The whiff of 70’s guitar excess hangs heavy in the balmy night air as we descend the stairway to rock bunker Crowbar. It takes one’s ears a few moments to adjust to the deafening decibels emanating from the stage, from there the sounds of Japanese heavy guitar trio Eternal Elysium begin to hazily emerge. From Nagoya in Japan, the band have been active since 1991, masterminded by 70’s rock refugee resembling guitarist and singer Yukito Okazaki, together with powerhouse drummer Antonio Ishikawa and American bassist Tana Haugo who is a commanding presence, pounding her instrument and trading vocals impressively with Okazaki. Over the course of their highly enjoyable set they deliver a memorable blast of 70’s inspired psych-tinged retro-doom.
Next up are brash Venice Beach, California three piece The Shrine, who deliver an in-your-face take on hard rocking 70’s skater punk. Having previously described themselves as “a pool-skating, acid-eating, rip-roaring trio,” the SoCal lads career thrillingly between crunchy, fuzzed out 70’s shout-outs and flat out, Black Flag tinged garage punk. Their amped up approach to sound and performance certainly has it’s moments and has me marking them down as a band to investigate further.
In the spirit of the 70s rock inspired excess (there’s that decade again!), an inebriated blag with the guys and gal from Eternal Elysium sees us all adjourn to a side street for some alleyway imbibing, prior to lifting off with tonight’s headliners, San Diego’s Earthless.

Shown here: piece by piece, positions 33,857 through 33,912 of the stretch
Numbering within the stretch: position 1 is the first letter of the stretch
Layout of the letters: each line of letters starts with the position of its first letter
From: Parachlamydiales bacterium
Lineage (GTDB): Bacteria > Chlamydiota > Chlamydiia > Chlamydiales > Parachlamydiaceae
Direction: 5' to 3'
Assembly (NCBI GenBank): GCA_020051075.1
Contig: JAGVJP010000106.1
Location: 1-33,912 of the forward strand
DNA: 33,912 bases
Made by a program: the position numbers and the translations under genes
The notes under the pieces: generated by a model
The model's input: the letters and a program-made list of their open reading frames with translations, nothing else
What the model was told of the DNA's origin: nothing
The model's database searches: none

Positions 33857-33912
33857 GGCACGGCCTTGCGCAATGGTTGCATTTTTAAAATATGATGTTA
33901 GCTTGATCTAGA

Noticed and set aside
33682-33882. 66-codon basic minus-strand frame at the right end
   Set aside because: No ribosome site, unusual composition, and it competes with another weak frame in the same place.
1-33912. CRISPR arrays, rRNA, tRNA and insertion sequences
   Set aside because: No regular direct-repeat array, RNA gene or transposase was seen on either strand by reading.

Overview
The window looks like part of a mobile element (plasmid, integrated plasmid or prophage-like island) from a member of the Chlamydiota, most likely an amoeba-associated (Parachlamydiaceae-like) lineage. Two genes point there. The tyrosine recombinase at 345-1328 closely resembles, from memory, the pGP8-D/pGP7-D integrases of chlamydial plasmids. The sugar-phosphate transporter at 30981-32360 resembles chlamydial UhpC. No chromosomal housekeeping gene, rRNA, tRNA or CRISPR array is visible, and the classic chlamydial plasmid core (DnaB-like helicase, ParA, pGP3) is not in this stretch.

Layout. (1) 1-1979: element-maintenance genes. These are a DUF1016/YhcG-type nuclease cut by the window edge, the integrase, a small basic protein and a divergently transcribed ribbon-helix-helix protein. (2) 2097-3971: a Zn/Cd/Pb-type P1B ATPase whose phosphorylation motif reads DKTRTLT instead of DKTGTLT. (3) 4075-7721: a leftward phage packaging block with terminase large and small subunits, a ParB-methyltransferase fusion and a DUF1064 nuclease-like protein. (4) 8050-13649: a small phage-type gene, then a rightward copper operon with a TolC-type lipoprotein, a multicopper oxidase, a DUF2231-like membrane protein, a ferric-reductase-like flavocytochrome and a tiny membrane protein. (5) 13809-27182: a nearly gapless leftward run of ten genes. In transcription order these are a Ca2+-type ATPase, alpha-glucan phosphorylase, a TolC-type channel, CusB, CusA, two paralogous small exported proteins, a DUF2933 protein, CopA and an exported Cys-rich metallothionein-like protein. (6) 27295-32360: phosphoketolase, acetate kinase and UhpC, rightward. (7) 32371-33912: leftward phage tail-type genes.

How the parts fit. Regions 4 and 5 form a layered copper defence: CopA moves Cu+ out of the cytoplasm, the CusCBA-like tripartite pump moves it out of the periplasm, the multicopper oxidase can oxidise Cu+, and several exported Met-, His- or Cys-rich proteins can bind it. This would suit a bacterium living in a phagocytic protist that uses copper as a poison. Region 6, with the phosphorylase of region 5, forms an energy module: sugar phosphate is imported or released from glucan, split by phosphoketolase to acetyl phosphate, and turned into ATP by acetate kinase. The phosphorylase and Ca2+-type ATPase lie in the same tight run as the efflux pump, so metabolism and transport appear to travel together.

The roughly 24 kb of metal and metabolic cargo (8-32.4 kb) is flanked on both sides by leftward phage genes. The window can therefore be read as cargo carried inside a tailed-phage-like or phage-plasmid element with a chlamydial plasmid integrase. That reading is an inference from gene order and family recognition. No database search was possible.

The band have developed quite a penchant for this country recently (this is their third tour here in the past few years) and the feeling from captivated local fans is mutual, as evidenced by the swelling fan base in attendance for the first night of a two night residency at Crowbar.
An instrumental power trio of monumental and telepathic force, Earthless are in effect one endless (summer) jam, plugging in tonight on the back of their third album From The Ages and riding an epic wave of guitar worship.
Bassist Mike Eginton and multi-band wonder-drummer Mario Rubalcaba lay down a churning, organic bedrock for the guitar shredding antics of slashing (and freshly shorn) guitarist Isaiah Mitchell to display his prodigious six string skills. Newer jams such as Violence Of The Red Sea and Uluru Rock (yep it’s a dedication to that sacred big red rock in the centre of Australia) are fleshed out above and beyond their already weighty track lengths, the transfixed crowd blissfully immersed in the maelstromic alchemy being channeled before them. The band jam on, and on… eventually burning up and returning to Earth, leaving a throng of sweaty and satiated bodies in their wake.
My ears are ringing and the bright blue lights of the Crowbar stairs are hurting my eyes as I ascend back up to bitumen and reality, witness to an exalted evening of guitar overload from three top notch guitar overlords delivering us all on an amped up joyride to rock and roll nirvana.